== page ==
Rip Red Tape received some angry criticism with this previous post on anonymity. Dozens of readers found it important that folks be able to speak their minds without consequence to themselves personally. They found it harsh that we would suggest that anonymous commentary is weaksauce.
Let’s be clear once more: anonymous whistleblowing when personal safety is in danger is 100% understandable, and commendable at that. But when a career, or reputation, or anything other than personal safety is in question because of voicing an opinion, that opinion still needs to be voiced for the sake of fairness to the argument.
Take, for example, anonymous YouTube commentators. They can say whatever they want, and as Macklemore said, “Call each other f****ts behind the keys of a message board.” The United States Air Force Academy has just alleged that cadets were making inconsiderate comments towards one another via an anonymous social media application. Anonymity is weak in these negative cases. And the same logic applies when the comments are intended to be positive. If anonymity is weak when the comments are cowardly, it’s still weak when the comments are intended to help, even if the person has a fear of “backlash.”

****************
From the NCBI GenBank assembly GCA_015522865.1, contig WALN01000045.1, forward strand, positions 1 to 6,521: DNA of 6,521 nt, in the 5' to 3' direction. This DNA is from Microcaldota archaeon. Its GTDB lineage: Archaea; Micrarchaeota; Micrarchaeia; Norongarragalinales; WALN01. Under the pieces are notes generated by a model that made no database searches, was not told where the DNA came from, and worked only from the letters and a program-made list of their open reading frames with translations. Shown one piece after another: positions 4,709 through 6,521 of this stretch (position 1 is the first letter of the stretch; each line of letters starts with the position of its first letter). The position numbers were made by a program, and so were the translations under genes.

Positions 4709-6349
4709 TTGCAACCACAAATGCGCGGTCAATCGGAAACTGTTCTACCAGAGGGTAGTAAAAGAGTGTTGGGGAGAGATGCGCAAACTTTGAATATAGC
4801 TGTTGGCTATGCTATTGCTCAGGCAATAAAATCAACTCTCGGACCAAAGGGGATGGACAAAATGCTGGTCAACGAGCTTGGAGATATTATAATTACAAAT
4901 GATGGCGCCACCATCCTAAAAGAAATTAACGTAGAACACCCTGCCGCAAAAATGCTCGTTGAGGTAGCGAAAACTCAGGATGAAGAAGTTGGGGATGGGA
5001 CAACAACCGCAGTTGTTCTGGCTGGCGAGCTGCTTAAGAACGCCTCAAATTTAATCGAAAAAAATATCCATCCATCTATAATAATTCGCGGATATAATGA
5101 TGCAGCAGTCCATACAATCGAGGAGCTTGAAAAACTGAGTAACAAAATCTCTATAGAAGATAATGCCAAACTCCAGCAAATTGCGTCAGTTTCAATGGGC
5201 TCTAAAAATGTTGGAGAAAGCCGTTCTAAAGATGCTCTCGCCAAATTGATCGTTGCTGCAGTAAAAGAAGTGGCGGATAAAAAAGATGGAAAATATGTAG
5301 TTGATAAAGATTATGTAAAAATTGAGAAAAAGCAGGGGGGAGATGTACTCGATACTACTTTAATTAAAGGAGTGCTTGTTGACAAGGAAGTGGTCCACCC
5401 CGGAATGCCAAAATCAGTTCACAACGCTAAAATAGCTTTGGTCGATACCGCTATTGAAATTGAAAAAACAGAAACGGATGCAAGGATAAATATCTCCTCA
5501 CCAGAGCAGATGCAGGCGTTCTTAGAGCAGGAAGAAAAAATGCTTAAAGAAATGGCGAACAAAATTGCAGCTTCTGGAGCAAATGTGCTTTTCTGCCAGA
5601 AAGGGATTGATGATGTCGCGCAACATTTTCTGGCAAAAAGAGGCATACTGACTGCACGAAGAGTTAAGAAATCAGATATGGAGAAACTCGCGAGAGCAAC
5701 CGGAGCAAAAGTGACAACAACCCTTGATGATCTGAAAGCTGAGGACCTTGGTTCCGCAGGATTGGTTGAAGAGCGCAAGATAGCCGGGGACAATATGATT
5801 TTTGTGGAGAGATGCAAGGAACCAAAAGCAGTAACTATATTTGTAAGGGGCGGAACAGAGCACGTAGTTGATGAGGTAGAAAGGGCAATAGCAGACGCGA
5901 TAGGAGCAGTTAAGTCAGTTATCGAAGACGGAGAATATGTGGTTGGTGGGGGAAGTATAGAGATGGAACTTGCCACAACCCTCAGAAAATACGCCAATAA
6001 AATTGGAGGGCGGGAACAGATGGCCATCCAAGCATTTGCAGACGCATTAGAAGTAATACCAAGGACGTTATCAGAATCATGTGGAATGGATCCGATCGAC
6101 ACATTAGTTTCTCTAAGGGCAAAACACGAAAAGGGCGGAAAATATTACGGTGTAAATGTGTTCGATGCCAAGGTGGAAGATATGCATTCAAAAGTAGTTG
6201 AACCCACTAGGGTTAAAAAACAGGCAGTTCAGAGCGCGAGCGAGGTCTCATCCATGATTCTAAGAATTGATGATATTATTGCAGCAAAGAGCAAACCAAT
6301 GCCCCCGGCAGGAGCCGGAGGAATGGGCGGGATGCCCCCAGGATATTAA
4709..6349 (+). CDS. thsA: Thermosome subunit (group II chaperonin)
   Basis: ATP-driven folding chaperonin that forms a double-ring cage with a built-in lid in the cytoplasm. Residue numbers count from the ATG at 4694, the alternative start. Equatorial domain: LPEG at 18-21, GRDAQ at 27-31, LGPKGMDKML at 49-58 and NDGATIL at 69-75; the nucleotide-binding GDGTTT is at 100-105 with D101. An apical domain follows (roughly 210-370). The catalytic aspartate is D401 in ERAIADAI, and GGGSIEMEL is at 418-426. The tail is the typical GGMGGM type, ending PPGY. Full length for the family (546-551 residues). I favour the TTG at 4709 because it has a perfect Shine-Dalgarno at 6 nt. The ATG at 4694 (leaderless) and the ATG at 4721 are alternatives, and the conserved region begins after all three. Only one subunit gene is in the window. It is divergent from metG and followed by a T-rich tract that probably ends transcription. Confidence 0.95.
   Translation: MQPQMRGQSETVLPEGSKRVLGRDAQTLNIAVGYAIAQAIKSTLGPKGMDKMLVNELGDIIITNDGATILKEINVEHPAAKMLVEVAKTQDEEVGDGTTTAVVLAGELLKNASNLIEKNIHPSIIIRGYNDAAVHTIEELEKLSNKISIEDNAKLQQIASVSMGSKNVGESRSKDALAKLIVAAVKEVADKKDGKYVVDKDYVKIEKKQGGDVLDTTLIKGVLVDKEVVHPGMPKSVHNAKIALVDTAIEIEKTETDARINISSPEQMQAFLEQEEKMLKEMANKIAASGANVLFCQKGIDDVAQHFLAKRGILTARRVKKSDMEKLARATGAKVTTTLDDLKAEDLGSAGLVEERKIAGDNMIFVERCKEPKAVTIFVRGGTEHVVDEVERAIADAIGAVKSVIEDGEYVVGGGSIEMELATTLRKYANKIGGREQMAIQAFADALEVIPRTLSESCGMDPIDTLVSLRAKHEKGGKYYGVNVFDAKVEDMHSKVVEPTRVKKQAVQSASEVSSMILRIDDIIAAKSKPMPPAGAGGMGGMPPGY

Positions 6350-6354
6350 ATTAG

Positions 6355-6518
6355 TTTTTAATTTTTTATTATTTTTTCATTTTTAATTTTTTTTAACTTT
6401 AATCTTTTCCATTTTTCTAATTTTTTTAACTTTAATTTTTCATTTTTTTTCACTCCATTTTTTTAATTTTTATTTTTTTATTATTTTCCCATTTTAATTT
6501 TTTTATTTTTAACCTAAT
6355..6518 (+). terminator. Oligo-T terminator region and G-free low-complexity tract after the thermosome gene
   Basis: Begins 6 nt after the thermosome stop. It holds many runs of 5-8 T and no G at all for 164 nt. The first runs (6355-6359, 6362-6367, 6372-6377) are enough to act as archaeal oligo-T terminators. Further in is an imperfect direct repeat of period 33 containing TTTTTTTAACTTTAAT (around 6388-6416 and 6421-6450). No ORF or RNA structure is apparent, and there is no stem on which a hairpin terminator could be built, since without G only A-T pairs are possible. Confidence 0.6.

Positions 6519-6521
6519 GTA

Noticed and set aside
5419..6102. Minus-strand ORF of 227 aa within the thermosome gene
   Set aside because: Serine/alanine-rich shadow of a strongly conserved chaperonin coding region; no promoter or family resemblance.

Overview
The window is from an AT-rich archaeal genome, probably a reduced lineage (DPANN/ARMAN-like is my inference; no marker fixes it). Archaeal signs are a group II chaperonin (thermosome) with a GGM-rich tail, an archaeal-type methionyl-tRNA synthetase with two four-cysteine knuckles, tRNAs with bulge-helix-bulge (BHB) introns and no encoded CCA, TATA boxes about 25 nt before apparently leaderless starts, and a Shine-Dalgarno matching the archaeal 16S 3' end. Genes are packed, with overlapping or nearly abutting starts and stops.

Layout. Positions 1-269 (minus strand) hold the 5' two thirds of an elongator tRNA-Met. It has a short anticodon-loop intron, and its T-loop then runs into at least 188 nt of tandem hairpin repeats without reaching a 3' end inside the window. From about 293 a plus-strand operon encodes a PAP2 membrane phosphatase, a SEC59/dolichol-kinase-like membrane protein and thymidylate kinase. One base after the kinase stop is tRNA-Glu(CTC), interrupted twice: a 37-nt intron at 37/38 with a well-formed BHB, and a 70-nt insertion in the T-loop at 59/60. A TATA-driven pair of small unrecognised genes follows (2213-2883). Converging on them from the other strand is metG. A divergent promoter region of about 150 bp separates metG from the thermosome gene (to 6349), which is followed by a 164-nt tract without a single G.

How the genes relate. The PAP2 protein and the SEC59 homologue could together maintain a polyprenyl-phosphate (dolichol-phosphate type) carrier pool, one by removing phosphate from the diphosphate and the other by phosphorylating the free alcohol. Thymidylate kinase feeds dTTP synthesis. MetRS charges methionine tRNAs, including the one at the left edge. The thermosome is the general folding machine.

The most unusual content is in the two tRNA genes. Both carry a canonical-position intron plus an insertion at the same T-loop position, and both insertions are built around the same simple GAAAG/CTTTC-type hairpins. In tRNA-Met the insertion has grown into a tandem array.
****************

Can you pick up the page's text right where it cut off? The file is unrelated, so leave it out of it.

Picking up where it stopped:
As leaders striving to make our workplace better, we must speak proudly for what is right on behalf of my own mind at the risk of “losing a job,” rather than continue to work at a job we find somehow unjust. When we walk past a problem and do nothing, we are part of the problem. We have to be fierce in our approach to improving our work environments, and putting our name on the line is an essential means to that end if we are to be taken seriously.
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